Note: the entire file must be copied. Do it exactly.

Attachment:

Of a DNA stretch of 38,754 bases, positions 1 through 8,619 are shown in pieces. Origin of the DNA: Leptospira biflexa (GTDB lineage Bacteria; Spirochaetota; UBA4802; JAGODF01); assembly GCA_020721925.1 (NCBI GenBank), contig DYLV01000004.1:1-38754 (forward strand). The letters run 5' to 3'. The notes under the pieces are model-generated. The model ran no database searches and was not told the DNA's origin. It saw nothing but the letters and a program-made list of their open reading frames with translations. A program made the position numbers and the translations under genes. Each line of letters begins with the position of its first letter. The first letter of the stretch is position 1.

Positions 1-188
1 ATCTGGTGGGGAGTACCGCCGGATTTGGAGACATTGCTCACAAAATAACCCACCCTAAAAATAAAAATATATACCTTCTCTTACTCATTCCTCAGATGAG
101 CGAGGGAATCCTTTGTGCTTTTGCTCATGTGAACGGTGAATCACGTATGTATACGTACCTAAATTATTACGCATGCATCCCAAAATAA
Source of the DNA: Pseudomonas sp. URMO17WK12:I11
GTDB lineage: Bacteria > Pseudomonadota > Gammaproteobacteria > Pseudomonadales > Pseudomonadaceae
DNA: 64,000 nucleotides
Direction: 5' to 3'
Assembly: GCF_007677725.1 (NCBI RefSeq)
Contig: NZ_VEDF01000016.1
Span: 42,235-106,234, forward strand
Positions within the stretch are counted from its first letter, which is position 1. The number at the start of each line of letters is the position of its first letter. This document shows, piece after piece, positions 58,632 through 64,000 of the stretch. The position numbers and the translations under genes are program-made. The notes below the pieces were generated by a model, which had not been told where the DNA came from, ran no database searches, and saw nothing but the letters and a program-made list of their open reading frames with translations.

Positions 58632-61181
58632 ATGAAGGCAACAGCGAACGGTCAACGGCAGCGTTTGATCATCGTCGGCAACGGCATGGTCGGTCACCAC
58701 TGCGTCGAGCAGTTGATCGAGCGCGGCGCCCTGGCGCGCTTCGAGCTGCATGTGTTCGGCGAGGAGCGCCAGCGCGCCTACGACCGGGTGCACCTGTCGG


Of a DNA stretch of 38,754 bases, positions 1 through 8,619 are shown in pieces. Origin of the DNA: Leptospira biflexa (GTDB lineage Bacteria; Spirochaetota; UBA4802; JAGODF01); assembly GCA_020721925.1 (NCBI GenBank), contig DYLV01000004.1:1-38754 (forward strand). The letters run 5' to 3'. The notes under the pieces are model-generated. The model ran no database searches and was not told the DNA's origin. It saw nothing but the letters and a program-made list of their open reading frames with translations. A program made the position numbers and the translations under genes. Each line of letters begins with the position of its first letter. The first letter of the stretch is position 1.

Positions 1-188
1 ATCTGGTGGGGAGTACCGCCGGATTTGGAGACATTGCTCACAAAATAACCCACCCTAAAAATAAAAATATATACCTTCTCTTACTCATTCCTCAGATGAG
101 CGAGGGAATCCTTTGTGCTTTTGCTCATGTGAACGGTGAATCACGTATGTATACGTACCTAAATTATTACGCATGCATCCCAAAATAA
Source of the DNA: Pseudomonas sp. URMO17WK12:I11
GTDB lineage: Bacteria > Pseudomonadota > Gammaproteobacteria > Pseudomonadales > Pseudomonadaceae
DNA: 64,000 nucleotides
Direction: 5' to 3'
Assembly: GCF_007677725.1 (NCBI RefSeq)
Contig: NZ_VEDF01000016.1
Span: 42,235-106,234, forward strand
Positions within the stretch are counted from its first letter, which is position 1. The number at the start of each line of letters is the position of its first letter. This document shows, piece after piece, positions 58,632 through 64,000 of the stretch. The position numbers and the translations under genes are program-made. The notes below the pieces were generated by a model, which had not been told where the DNA came from, ran no database searches, and saw nothing but the letters and a program-made list of their open reading frames with translations.

Positions 58632-61181
58632 ATGAAGGCAACAGCGAACGGTCAACGGCAGCGTTTGATCATCGTCGGCAACGGCATGGTCGGTCACCAC
58701 TGCGTCGAGCAGTTGATCGAGCGCGGCGCCCTGGCGCGCTTCGAGCTGCATGTGTTCGGCGAGGAGCGCCAGCGCGCCTACGACCGGGTGCACCTGTCGG